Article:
« on: December 10, 2011, 11:58:21 AM »
My prediction for 2012 is that Canon will lose its spot as the #1 camera company. A couple of years ago, Canon would dominate the searching on websites such as dpreview, having at least half of the top 10 cameras being theirs. That's no longer the case.
Increasingly the comments I read about the NEX-7 are indicating that Sony has a winner that may well sweep through the market in the same manner as the 5D Mark II did. Nikon's "answer", if you call it that, in the guise of the V1/J1 are a joke and there aren't even any rumors yet of a Canon camera to compete - more on that later.
What this means it that the first half of the 2012 is going to be owned by the NEX-7. Even if Canon were to announce a camera in the March time frame, it would take until the middle of the year for it to be readily available and in people's hands and for reviews to start showing up. If we are to use rumors as a reliable predictor then neither does Nikon have anything up its sleeves to answer this move by Sony.
Whilst various pixel peepers are saying that the image quality for the NEX-7 isn't as good at high ISO (look at that noise!, my 7D is better by 0.05%), it is good enough for a good number of people, both amateurs and professionals. What's more, it has 24MP, more than any camera that Canon currently has to offer. The difference in IQ between the NEX-7 and a camera such as the 5D Mark II is not going to be a problem for professional photographers, nor those that know how to drive their software toolkit in order to get the most out of an image file. And whilst the 3MP difference isn't a lot, simply put, it is more, giving photographers more ability to crop a little to get the picture right without sacrificing print size.
The only weakness in the Sony offering is professional grade lenses. I cannot see Sony ignoring this. As the popularity of the NEX and Sony system increases, Sigma, Tamron and Tokina will all start offering more of their lenses in accompanying mounts, filling in the gaps for Sony. Over time, I'm confident that Sony will fill in the gaps and offer a complete lineup that may not match Canon/Nikon on a lens for lens basis, but will address all of the typical needs at one point or another in the spectrum.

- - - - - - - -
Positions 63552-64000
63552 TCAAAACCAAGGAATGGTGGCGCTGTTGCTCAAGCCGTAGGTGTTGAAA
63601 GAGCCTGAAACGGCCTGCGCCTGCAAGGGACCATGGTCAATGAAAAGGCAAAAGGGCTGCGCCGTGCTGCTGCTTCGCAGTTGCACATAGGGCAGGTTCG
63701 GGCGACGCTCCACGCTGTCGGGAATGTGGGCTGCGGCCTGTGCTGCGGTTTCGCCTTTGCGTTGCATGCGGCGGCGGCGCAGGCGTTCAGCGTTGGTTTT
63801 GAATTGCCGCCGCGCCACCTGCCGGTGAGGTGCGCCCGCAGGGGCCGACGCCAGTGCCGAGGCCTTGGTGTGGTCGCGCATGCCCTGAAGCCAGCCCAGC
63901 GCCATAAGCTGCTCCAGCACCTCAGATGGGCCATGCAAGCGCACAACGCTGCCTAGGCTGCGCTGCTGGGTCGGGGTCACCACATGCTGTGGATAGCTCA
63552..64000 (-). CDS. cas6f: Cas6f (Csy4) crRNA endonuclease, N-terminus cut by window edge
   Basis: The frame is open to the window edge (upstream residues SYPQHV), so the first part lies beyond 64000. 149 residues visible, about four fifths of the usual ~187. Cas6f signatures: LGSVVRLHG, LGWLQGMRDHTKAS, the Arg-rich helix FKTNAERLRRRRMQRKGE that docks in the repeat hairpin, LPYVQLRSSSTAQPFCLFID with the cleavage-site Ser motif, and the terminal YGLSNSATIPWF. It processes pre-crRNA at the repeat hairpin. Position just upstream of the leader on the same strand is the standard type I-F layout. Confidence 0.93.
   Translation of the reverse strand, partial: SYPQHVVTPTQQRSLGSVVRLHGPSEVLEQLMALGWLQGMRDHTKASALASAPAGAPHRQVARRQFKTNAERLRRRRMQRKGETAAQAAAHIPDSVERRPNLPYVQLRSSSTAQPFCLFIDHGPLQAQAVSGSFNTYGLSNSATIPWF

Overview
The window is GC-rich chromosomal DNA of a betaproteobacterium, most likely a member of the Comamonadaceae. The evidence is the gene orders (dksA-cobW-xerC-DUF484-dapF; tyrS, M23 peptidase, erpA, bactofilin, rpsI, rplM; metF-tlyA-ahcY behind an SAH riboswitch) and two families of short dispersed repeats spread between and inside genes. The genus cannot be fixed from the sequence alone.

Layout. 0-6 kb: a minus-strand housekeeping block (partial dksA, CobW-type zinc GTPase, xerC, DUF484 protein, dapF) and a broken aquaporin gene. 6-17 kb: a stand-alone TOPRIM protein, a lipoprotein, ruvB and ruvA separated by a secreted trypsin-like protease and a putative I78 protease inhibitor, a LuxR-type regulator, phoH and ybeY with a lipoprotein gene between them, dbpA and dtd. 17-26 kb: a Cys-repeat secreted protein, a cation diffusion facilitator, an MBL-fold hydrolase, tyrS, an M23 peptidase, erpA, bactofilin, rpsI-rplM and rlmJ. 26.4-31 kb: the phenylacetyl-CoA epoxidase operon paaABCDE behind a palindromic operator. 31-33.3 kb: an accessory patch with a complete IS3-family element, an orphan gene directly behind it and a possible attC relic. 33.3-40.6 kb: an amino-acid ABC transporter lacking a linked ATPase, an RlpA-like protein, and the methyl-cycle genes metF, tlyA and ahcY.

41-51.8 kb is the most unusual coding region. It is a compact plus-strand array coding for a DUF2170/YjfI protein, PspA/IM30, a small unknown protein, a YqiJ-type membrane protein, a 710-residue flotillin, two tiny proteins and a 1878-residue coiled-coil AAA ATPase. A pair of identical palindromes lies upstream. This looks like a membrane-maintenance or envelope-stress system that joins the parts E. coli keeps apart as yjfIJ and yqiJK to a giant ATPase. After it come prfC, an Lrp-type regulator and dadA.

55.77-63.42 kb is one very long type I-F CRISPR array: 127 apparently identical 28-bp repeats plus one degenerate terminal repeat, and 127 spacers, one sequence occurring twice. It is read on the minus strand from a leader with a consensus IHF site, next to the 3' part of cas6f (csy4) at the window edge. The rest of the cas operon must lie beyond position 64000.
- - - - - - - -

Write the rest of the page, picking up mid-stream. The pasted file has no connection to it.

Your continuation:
In the talk around the C300, it was mentioned that the time to market for that camera was an unbelievably quick 2 years (starting from around the time of the firmware update for the 5D MarkII that provided proper manual control over video.) If Canon do not have a camera with 36MP or more kicking around in their labs as a prototype, then it will be middle to late 2013 before Canon have a camera to compete with the rumored 36MP Nikon D800 - and whatever Sony roll out later this year using the 36MP sensor. In the mean time, the continuing praise for the NEX-7/A77 is going to seriously erode the market for all Canon cameras from whatever you can buy for $1000 up to and including the 5D Mark II. The 24MP sensor simply gives people more MP and with a similar enough or high enough IQ that there's no reason for them to pay more for less (MP) unless they specifically need a piece of equipment such as the 1DX/7D for sports/wildlife.
Looking into 2012, I think Canon needs to write it off already as a lost year. Why? We don't even have rumors about rumors for cameras that will be able to complete with the likes of the NEX-7. The big question for Sony will be is how well does the A77 sell given that the NEX-7 is smaller, lighter and delivers better IQ courtesy of there being no semi-reflective glass. Is the NEX-7 to the A77 as the 5D Mark2 is to the 1Ds3?
I think 2012 will either see Sony claim #1 for cameras or at least come very close to it. Even if Nikon deliver a 36MP D800, the market for that is going to be a whole lot smaller than the NEX-7 - that is unless Nikon deliver a price shock and it debuts at under $3000. I can't see that happening. What will be interesting, in terms of price, is where Sony position the A9X. It will be interesting to see what Sony have learnt from the A850/A900 "experiments" because even though they had an extra 3MP on the 5D Mark II, they clearly failed to gain traction in the market because of that.
So... that's my prediction... smite me all you like, it won't make any difference to next year's outcome ... the people you need to smite are those that are in control at Canon's camera HQ.